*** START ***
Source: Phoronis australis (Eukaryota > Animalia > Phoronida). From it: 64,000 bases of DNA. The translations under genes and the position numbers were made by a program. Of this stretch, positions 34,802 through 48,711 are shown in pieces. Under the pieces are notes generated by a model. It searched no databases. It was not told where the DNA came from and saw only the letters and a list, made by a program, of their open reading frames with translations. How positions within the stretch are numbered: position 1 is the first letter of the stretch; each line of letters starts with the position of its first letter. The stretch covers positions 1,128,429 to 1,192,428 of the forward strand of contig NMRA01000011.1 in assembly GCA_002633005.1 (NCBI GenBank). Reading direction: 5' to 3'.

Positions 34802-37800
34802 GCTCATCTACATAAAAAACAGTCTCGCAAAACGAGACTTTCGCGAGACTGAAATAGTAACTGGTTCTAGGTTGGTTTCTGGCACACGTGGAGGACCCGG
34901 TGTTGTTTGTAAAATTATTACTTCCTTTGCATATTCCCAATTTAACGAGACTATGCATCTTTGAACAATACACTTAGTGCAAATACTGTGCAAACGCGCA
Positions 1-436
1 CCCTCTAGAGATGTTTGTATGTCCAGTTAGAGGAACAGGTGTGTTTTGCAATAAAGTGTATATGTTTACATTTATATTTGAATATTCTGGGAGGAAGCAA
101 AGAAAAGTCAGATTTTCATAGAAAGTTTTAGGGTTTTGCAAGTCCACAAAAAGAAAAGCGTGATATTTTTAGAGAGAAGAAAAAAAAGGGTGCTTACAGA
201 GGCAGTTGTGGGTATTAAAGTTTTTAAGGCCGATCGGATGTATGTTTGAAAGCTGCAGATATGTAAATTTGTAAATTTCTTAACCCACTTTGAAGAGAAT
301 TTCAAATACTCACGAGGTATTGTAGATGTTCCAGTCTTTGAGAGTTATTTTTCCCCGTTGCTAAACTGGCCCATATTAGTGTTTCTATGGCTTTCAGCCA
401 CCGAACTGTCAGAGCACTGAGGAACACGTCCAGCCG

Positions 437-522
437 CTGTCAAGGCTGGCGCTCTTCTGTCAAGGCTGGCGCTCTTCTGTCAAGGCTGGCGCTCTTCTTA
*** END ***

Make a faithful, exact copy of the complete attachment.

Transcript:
Source: Phoronis australis (Eukaryota > Animalia > Phoronida). From it: 64,000 bases of DNA. The translations under genes and the position numbers were made by a program. Of this stretch, positions 34,802 through 48,711 are shown in pieces. Under the pieces are notes generated by a model. It searched no databases. It was not told where the DNA came from and saw only the letters and a list, made by a program, of their open reading frames with translations. How positions within the stretch are numbered: position 1 is the first letter of the stretch; each line of letters starts with the position of its first letter. The stretch covers positions 1,128,429 to 1,192,428 of the forward strand of contig NMRA01000011.1 in assembly GCA_002633005.1 (NCBI GenBank). Reading direction: 5' to 3'.

Positions 34802-37800
34802 GCTCATCTACATAAAAAACAGTCTCGCAAAACGAGACTTTCGCGAGACTGAAATAGTAACTGGTTCTAGGTTGGTTTCTGGCACACGTGGAGGACCCGG
34901 TGTTGTTTGTAAAATTATTACTTCCTTTGCATATTCCCAATTTAACGAGACTATGCATCTTTGAACAATACACTTAGTGCAAATACTGTGCAAACGCGCA
Positions 1-436
1 CCCTCTAGAGATGTTTGTATGTCCAGTTAGAGGAACAGGTGTGTTTTGCAATAAAGTGTATATGTTTACATTTATATTTGAATATTCTGGGAGGAAGCAA
101 AGAAAAGTCAGATTTTCATAGAAAGTTTTAGGGTTTTGCAAGTCCACAAAAAGAAAAGCGTGATATTTTTAGAGAGAAGAAAAAAAAGGGTGCTTACAGA
201 GGCAGTTGTGGGTATTAAAGTTTTTAAGGCCGATCGGATGTATGTTTGAAAGCTGCAGATATGTAAATTTGTAAATTTCTTAACCCACTTTGAAGAGAAT
301 TTCAAATACTCACGAGGTATTGTAGATGTTCCAGTCTTTGAGAGTTATTTTTCCCCGTTGCTAAACTGGCCCATATTAGTGTTTCTATGGCTTTCAGCCA
401 CCGAACTGTCAGAGCACTGAGGAACACGTCCAGCCG

Positions 437-522
437 CTGTCAAGGCTGGCGCTCTTCTGTCAAGGCTGGCGCTCTTCTGTCAAGGCTGGCGCTCTTCTTA